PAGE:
COGNITIVE PSYCHOLOGY

What is Cognitive Psychology?

By Kendra Van Wagner, About.com

Filed In:

  1. Cognitive Psychology

Question: What is Cognitive Psychology?

Answer: Cognitive psychology is the branch of psychology that studies mental processes including how people think, perceive, remember, and learn. As part of the larger field of cognitive science, this branch of psychology is related to other disciplines including neuroscience, philosophy, and linguistics.

The core focus of cognitive psychology is on how people acquire, process, and store information. There are numerous practical applications for cognitive research, such as ways to improve memory, how to increase decision-making accuracy, and how to structure educational curriculums to enhance learning.

Until the 1950s, behaviorism was the dominant school of thought in psychology. Between 1950 and 1970, the tide began to shift against behavioral psychology to focus on topics such as attention, memory, and problem solving. Often referred to as the cognitive revolution, this period generated considerable research including processing models, cognitive research methods, and the first use of the term “cognitive psychology.”

How is Cognitive Psychology Different?

  • Unlike behaviorism, which focuses only on observable behaviors, cognitive psychology is concerned with internal mental states.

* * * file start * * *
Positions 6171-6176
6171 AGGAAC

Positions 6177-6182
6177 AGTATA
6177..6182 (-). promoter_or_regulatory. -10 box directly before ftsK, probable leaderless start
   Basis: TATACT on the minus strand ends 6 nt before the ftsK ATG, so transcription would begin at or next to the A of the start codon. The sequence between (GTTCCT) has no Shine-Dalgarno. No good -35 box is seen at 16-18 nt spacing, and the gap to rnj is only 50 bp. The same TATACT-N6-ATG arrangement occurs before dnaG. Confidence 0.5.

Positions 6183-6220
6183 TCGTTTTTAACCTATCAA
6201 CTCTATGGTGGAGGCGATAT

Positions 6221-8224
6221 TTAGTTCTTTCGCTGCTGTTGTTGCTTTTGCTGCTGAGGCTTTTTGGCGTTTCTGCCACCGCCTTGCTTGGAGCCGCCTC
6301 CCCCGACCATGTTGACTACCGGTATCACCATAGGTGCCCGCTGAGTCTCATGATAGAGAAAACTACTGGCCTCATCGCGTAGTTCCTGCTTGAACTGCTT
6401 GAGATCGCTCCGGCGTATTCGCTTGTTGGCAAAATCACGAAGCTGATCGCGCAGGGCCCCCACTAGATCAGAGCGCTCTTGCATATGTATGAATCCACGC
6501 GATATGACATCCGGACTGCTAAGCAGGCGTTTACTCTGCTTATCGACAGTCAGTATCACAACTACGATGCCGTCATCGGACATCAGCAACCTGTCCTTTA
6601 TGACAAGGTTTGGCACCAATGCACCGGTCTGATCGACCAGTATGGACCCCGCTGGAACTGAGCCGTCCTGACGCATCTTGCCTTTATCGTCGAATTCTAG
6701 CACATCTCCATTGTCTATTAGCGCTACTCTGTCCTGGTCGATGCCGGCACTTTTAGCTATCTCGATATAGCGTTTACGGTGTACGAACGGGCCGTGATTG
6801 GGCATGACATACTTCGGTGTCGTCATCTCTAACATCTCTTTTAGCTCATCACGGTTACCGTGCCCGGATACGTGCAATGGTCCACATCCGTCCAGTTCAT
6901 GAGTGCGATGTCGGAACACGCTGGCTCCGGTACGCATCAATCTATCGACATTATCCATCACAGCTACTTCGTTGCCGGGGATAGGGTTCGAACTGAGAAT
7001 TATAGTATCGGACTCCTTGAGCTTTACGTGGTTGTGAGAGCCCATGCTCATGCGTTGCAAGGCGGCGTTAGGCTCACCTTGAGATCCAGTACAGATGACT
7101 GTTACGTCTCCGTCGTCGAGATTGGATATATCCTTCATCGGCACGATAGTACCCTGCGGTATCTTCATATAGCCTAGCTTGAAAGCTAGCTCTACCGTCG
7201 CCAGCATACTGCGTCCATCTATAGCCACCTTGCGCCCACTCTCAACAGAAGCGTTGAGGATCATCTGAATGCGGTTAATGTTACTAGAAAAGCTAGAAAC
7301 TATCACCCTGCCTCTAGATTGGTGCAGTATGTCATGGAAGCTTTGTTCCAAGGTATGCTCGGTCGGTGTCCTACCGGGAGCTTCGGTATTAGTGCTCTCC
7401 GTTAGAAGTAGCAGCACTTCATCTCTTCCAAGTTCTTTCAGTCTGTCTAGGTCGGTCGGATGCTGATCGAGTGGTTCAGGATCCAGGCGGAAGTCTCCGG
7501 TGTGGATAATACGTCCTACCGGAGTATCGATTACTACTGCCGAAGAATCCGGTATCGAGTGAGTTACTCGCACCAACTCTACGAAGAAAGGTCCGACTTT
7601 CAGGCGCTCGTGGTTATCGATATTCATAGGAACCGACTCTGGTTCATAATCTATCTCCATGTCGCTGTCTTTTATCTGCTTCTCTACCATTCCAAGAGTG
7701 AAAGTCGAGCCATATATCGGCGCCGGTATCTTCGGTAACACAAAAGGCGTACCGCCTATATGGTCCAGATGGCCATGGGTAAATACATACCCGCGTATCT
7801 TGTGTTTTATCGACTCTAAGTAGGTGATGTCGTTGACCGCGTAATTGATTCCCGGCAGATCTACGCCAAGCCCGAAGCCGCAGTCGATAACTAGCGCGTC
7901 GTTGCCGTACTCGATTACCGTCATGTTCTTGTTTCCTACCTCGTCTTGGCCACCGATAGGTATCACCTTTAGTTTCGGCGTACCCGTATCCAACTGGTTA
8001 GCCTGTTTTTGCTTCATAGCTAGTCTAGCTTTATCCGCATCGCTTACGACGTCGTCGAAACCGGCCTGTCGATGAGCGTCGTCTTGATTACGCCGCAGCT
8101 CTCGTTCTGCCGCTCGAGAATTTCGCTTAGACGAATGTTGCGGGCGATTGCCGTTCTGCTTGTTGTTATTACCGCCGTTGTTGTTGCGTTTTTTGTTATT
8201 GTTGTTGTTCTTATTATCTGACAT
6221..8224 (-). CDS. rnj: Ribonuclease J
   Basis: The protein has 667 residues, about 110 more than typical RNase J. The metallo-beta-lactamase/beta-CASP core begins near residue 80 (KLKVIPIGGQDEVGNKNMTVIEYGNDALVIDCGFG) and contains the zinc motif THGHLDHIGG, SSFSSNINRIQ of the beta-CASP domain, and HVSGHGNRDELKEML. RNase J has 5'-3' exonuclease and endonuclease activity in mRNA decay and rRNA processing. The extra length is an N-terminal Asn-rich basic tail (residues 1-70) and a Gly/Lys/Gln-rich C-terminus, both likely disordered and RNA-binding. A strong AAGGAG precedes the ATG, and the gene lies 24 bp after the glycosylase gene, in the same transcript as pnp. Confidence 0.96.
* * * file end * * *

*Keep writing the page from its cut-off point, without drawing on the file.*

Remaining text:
• Unlike psychoanalysis, which relies heavily on subjective perceptions, cognitive psychology uses scientific research methods to study mental processes.

Who Should Study Cognitive Psychology?

Because cognitive psychology touches on many other disciplines, people in a number of different disciplines often study this branch of psychology. Who should study cognitive psychology? The following are just a few of those who may benefit from studying cognitive psychology.

  • Students interested in behavioral neuroscience, linguistics, industrial-organizational psychology, artificial intelligence, and other related areas.
  • Teachers, educators, and curriculum designers can benefit by learning more about how people process, learn, and remember information.
  • Engineers, scientists, artists, architects, and designers can all benefit from understanding internal mental states and processes.

Major Topics in Cognitive Psychology

  • Perception
  • Language
  • Attention
  • Memory
  • Problem Solving
  • Decision Making and Judgment

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